Somerville resident Melissa Mohr has written an eye-opening, academic study of swearing from the time of the ancient Romans to today, a subcultural journey that includes Chaucer’s England, the Old Testament Middle East, and the countercultural comedy routines of George Carlin and Lenny Bruce. Swearing has a long, if largely unsung, role in human history. What Mohr makes clear in “Holy Sh*t” is that “swearing,” which she divides into obscenities (language about bodily functions) and oaths (words offensive to God), has moved back and forth in shock value on a socio-linguistic pendulum. The Middle Ages, for example, attached little shame to bodily functions: hence, what we might deem obscenity today was largely tolerated then. Yet those same Middle Ages, a time of religious fervor, viewed false oaths (invoking the name of God or Jesus) as deeply offensive.
While Mohr examines the fascinating cultural history of swearing, she also explains its impact on the human body. Citing Harvard neuroscientist Stephen Pinker, Mohr notes that “[s]wearwords are stored in the ‘lower brain,’ the limbic system, which, broadly, is responsible for emotion, the fight-or-flight response, and the automatic nervous system, which regulates heart rate and blood pressure.” Swearing removes discourse from the rational to the highly primitive brain, and quickly. People swear to provoke others and those sworn at get the message through their brains and bodies, leading often to hurt feelings and sometimes triggering violence.
In ancient Rome, much like today, graffiti was a hotbed of obscenity, the kinds of sexual boasts and primordial put-downs that we find on public bathroom walls today. Mohr takes us inside the full range of ancient Roman obscenity, exposing their far different sexual mores through the words they used for body parts and functions. For these ancients, Mohr notes, sex was “a means of exercising control,” and Romans seeking to insult others used harsh, sexualized language to describe what one would do to another to achieve domination/penetration (i.e., celebrating the dominant “giver” and stigmatizing the “passive” receiver).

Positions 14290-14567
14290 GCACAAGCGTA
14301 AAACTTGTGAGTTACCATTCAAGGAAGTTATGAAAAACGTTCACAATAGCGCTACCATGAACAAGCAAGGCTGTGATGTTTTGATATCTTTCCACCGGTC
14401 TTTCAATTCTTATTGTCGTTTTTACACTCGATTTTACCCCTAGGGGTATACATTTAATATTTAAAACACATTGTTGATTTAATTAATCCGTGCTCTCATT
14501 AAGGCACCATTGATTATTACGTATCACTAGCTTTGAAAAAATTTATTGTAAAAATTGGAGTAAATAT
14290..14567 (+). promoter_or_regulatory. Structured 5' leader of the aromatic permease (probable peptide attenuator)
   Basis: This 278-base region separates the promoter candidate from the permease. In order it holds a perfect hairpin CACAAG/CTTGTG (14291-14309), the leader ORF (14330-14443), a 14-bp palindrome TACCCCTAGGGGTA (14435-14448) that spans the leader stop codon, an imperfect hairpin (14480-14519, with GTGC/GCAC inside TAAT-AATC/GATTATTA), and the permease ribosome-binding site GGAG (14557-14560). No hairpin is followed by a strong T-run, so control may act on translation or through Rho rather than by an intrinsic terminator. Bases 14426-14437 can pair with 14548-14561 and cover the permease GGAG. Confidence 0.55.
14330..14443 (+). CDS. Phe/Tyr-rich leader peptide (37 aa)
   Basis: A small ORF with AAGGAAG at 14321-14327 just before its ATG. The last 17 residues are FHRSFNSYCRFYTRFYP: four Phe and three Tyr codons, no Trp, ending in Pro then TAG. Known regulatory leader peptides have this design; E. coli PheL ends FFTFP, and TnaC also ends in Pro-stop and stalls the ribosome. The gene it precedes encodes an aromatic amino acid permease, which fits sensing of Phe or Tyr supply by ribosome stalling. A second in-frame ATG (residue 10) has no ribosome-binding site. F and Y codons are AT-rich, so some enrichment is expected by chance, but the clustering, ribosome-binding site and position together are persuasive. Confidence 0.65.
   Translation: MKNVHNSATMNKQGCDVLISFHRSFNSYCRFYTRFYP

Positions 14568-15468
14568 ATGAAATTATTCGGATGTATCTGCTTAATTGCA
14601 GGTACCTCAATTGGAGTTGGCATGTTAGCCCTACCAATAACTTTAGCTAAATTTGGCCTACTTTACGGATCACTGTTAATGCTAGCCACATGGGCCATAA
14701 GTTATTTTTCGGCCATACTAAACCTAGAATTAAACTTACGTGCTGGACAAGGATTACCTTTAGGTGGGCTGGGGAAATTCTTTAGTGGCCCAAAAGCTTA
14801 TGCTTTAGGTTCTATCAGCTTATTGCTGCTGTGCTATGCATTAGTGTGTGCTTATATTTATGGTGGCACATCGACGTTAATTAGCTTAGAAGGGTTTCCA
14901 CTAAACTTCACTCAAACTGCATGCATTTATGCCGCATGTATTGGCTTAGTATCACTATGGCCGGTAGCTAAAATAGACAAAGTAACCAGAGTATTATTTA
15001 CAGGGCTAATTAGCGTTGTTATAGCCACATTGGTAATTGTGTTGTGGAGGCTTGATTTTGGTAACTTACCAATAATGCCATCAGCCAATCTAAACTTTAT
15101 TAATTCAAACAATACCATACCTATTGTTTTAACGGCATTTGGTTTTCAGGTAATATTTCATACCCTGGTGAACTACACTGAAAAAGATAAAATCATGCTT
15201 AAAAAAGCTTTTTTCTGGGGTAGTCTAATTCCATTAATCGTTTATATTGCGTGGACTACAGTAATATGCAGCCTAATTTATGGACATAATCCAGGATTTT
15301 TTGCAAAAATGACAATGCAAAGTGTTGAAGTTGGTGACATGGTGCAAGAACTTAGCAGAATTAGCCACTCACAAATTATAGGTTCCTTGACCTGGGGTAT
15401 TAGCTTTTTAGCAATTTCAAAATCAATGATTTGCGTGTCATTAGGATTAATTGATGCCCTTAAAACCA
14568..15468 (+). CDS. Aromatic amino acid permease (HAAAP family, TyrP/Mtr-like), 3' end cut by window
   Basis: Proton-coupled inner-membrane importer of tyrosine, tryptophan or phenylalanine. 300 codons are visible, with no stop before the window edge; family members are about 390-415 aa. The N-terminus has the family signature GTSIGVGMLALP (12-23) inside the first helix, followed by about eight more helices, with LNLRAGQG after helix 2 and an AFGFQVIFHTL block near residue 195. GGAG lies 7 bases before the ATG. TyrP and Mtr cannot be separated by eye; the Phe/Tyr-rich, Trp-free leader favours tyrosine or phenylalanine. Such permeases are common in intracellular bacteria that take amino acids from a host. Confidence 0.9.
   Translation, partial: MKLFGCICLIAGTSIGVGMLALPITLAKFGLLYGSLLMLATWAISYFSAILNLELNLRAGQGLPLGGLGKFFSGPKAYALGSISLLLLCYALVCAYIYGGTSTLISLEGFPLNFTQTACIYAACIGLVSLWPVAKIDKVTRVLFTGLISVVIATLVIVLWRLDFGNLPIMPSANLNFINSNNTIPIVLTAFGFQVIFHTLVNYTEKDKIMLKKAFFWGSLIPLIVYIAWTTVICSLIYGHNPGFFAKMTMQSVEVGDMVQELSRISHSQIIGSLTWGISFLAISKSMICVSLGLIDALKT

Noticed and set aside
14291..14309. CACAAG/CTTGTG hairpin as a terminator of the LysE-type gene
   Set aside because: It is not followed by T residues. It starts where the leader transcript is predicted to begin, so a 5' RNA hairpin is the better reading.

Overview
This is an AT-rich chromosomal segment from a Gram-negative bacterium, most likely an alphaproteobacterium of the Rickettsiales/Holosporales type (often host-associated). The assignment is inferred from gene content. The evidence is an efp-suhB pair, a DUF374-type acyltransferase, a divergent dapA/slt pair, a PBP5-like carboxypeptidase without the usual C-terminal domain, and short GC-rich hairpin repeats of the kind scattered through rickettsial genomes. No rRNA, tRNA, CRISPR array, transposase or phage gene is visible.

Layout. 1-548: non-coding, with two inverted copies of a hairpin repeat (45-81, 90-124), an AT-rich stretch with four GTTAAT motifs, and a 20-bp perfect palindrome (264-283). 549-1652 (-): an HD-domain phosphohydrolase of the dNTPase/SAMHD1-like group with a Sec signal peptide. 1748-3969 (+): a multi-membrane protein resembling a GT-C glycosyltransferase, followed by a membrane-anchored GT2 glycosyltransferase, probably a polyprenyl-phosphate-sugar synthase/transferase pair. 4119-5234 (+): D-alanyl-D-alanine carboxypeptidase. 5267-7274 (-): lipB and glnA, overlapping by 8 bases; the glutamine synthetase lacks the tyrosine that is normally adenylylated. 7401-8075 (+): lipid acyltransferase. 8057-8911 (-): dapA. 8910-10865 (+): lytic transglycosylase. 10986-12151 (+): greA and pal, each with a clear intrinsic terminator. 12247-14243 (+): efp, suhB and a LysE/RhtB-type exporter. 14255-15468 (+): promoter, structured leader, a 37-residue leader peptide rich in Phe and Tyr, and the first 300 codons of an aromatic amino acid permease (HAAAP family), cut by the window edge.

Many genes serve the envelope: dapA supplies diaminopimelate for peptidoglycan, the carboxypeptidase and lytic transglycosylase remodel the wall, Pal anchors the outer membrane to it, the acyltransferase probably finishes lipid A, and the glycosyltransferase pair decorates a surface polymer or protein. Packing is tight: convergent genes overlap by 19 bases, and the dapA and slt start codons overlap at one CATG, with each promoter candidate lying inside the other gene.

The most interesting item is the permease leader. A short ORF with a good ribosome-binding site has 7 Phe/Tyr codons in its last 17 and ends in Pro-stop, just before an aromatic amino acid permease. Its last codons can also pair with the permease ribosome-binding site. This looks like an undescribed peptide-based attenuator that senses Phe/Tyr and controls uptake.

Things changed as Christianity developed a powerful stigma against using God’s name in vain. If you used God’s name to swear that something was true, “you must swear sincerely” and about serious matters only, Mohr writes.
For early Christians, swearing physically brought God into the equation, and doing it falsely was a terrible sin. Oaths were also the foundation of the entire medieval social/political system of complex allegiances, another reason why making false or trivial oaths was forbidden. But as anyone who has read Chaucer’s “The Canterbury Tales” knows, there was a lot of swearing in England, both of the “false oath” and obscene varieties.
Mohr explores how the dual forces of secularizing capitalism and increased personal privacy took Europe out of the Middle Ages and into the modern era: Restrictions on obscenity increased while strictures against oaths decreased. With the Victorian era in the 19th century this trend reached its apex, as obscenity was nearly replaced with euphemism. Mohr explains how Victorians preferred to remain linguistically ignorant of sex, even refusing to use the word legs (“limbs” was the preferred, if imprecise, sanitization) and even “covered up the limbs of their furniture.”
For middle-class Victorians, swearing was also uncouth, a sign of working-class brutality, while refined (if euphemistic) speech was a sign of upward social mobility. As Mohr explains, we’ve retained some of this Victorian class-based bias against swearing: It is stigmatized as a marker of the uneducated or those who do physical labor.
Swearing has a long role in human history. It has moved back and forth in shock value on a socio-linguistic pendulum.
Mohr concludes by examining some landmark 20th-century legal cases regarding obscenity, including the complicated legacy of Carlin’s “Seven Dirty Words” case from the 1970s. “The tide of swearing has come in — of Carlin’s original seven words you can’t say on TV, you can now say all but three. . . . Once you hit the Internet, all bets are off.”
While oaths and obscenities are given wide latitude today, Mohr sees the “new” swearing as racist epithets, the kind of stigmatized racial language (the “n-word”) that Bruce would repeat again and again during his stand-up routines in an effort to de-stigmatize them. Bruce, certainly a comedy trailblazer, was both celebrated and demonized for his unconventional brand of humor. As Mohr has made clear, swearing does, whatever else you may think of it, bring attention to itself.Chuck Leddy, a freelance writer who lives in Dorchester, can be reached at chuckleddy@